Although China's policymakers are currently tackling short-term emergencies, in the long run, they seek to boost consumption in order to reduce dependence on export markets and cut wasteful investment. In a similar vein, market reforms--implemented in the Made in China 2025 strategy--will pursue innovation-driven development, apply smart technology, refocus on green development, tackle overcapacity in polluting heavy industries and move its factories up the global value chain. Li also promised a greater role for private business in the economy, which will be further opened up by halving the number of industries in which foreign investment is restricted.
The four parts recall the main political campaigns promoted by President Xi Jinping since his ascension. Achieving a wealthier society is one of the core concepts of Chinese Dream, while the others emphasize reforms, the rule of law and anti-graft campaign. Many commentators in the Chinese media by and large referred to this new strategy as a tool aiming to finally return the nation to its prosperity that preceded the First Opium War (1840-42).
Xi's "Four Comprehensives," thus, will be the formulation through which Xi's ideological contribution is registered within the Chinese Constitution and the Party's Constitution, as happened in the past with each generation's achievement: the theory of Deng Xiaoping, Three Represents by Jiang Zemin and Harmonious Society and Scientific Outlook on Development by Hu Jintao.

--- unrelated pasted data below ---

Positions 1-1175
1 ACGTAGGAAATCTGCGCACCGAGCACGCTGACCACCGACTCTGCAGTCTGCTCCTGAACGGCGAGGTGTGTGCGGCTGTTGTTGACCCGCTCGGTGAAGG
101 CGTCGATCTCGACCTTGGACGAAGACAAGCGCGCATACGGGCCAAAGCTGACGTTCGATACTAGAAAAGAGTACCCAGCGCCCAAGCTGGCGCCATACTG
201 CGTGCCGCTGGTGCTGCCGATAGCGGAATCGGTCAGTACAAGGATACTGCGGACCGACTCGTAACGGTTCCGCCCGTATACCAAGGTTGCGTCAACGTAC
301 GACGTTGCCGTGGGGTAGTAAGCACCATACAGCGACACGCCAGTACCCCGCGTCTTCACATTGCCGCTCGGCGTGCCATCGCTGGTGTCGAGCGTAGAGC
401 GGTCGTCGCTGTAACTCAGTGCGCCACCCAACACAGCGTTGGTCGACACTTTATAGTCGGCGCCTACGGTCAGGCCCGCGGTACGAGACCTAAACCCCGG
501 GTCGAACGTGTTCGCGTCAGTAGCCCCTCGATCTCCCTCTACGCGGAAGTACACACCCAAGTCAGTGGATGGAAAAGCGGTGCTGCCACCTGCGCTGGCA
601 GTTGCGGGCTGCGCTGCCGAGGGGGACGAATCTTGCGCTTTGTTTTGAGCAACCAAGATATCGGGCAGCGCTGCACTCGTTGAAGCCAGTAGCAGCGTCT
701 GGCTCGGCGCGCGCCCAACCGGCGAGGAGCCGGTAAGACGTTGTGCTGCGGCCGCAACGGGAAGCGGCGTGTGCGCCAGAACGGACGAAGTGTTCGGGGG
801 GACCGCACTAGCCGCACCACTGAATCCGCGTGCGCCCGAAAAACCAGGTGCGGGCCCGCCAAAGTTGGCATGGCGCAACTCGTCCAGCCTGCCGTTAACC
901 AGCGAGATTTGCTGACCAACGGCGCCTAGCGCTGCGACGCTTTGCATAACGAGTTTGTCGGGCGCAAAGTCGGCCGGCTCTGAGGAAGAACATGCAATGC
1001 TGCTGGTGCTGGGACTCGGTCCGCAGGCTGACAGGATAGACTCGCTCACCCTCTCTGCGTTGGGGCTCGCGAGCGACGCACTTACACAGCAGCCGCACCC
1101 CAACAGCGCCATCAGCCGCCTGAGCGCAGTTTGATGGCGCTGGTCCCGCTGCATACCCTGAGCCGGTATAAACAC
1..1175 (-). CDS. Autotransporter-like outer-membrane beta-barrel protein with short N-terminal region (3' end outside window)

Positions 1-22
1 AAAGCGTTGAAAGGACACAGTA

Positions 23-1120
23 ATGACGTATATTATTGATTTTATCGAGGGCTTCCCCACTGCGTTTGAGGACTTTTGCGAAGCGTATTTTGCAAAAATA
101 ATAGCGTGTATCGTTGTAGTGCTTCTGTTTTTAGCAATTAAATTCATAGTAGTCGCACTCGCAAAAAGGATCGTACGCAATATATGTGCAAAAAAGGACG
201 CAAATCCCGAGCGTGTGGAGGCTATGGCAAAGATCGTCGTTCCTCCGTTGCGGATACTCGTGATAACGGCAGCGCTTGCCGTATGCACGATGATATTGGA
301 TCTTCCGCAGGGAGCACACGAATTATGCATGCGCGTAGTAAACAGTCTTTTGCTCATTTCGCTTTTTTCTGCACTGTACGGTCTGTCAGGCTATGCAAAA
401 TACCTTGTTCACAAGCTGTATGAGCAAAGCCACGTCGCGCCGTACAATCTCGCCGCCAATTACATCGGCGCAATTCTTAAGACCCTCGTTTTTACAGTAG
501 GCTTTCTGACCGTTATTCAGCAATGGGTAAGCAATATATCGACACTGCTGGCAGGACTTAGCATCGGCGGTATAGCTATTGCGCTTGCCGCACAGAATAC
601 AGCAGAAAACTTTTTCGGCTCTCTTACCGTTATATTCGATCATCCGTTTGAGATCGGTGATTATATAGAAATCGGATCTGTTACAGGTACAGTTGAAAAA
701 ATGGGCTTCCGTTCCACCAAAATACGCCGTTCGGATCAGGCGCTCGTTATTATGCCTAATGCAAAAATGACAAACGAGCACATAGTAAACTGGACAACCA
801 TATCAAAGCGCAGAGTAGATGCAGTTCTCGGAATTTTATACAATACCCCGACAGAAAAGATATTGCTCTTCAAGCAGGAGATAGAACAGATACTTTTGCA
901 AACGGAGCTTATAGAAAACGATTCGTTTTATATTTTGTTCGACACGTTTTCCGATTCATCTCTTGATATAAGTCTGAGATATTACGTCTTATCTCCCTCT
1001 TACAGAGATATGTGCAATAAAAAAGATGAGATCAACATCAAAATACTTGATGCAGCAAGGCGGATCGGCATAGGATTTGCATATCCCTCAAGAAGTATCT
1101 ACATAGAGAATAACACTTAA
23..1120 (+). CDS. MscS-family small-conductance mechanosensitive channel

However, it is also key to note that Xi's "Four Comprehensives" put the spotlight on domestic goals. This inward-looking approach is important at a time when China is called upon, by international and domestic observers alike, to rebalance its economy by shifting some of its expenditure from investment toward private consumption. In line with this approach, the recent description of pollution as a blight on the quality of life by Premier Li, speaking at the opening of the NPC, neatly
complements Xi's "Four Comprehensives" and is an answer to national and international calls to focus on pollution and climate change. But Xi's initiative may turn out to be wishful thinking if, at the same time, they are not complemented with a clear international strategy or with the identification of global objectives in terms of reform of the global economic governance and contribution to a stable and sustainable global growth.
The joint U.S.-China announcement on climate change in November 2014 goes in the right direction as it puts together national needs and global targets. It will hopefully set the stage for a broader and more comprehensive agreement on the occasion of the Conference of the Parties of the UN Framework Convention on Climate Change to be held later this year in Paris.